Home - General protection breaches can catch labour hire agencies and their contractors

UpdatesNov 01, 2021

General protection breaches can catch labour hire agencies and their contractors

Some businesses engage their labour through labour hire agencies to avoid being liable for employees. In this tripartite scenario, the worker remains the employee of the labour hire agency, which provides the worker to the business.

If the business does not want to engage the worker, then the labour hire agency is generally tasked with the job of finding alternate employment for their employee. However, if the labour hire agency or contractor refuses to provide work to the worker for discriminatory reasons or a reason that includes a discriminatory reason, then both can be liable for discrimination or a breach of the general protections provisions of the Fair Work Act 2009 (Cth).

In the recent decision of Australian Building and Construction Commission v Corestaff WA Pty Ltd and Gumala Enterprises Pty Ltd (2021), both Corestaff WA Pty Ltd (Corestaff) (the labour hire agency) and Gumala Enterprises Pty Ltd (Gumala) (the contracting business) were found to have breached the general protections provisions.

Mr Selsmark was 70 years old when he applied to Corestaff for a grader operator position. Mr Selsmark was fully qualified for the position. Corestaff put his name forward to Gumala as a potential worker. Gumala replied saying “we had his details already, he applied directly with us. He has all the tickets we are looking for, however, [his] age is a concern – 70 years old”. Corestaff replied saying, “Wow didn’t know that however I would have found out eventually…yes will certainly keep looking”. Corestaff thereafter advised Mr Selsmark, saying, “Sorry…no joy with the role at Gumala due to your age mate”.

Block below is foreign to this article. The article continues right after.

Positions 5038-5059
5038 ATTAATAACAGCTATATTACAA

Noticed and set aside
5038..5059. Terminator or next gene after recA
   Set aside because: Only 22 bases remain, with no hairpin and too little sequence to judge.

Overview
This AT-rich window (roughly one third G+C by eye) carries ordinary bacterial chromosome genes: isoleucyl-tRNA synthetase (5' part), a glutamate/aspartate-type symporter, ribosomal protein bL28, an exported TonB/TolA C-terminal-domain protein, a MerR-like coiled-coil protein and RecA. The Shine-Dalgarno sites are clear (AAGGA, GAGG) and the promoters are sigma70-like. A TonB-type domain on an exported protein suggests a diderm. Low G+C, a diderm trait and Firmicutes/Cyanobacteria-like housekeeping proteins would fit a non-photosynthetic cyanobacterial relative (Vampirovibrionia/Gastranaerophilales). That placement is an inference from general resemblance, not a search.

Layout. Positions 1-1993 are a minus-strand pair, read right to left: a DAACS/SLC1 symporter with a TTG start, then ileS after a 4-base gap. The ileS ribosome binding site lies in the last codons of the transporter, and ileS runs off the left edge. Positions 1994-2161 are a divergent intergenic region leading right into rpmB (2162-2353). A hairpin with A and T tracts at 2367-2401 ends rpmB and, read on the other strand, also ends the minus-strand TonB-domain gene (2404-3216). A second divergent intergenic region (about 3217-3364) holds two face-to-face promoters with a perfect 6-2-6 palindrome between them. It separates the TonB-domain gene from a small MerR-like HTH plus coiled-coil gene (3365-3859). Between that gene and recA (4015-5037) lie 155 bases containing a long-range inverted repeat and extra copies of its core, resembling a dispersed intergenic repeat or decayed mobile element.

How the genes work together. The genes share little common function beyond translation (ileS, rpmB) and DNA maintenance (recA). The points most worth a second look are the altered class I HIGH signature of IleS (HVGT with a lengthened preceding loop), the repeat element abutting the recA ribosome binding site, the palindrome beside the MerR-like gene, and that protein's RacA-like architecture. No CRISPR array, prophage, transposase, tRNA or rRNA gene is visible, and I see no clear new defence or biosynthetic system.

The Australian Building and Construction Commission (ABCC) brought a general protections claim on behalf of Mr Selsmark, a prospective employee. The ABCC alleged both Corestaff and Gumala had taken adverse action against Mr Selsmark because of his age.

The Federal Court ultimately decided that Mr Selsmark’s age was the substantial reason for the refusal to employ him and that while Corestaff had been influenced by Gumala’s communication, Corestaff ultimately made its own decision not to employ Mr Selsmark.

The Federal Court ordered that Corestaff pay a penalty of $20,000 and Gumala pay a penalty of $9,000, with 50% of each to be paid to Mr Selsmark. The Court discounted Gumala’s penalty because it had apologised to Mr Selsmark, which was action not taken by Corestaff.

Irrespective of how staff are engaged in your business, the basis for that engagement cannot be influenced by discriminatory factors. Businesses cannot hide behind labour hire agencies to mitigate this liability. It is important not to make assumptions based on age or a worker’s decision to continue to engage in work. Focus on the employee’s ability to perform the inherent requirements of the position, such as their qualifications, experience, skills, attitude, and willingness to engage and learn.

By Kelly Godfrey


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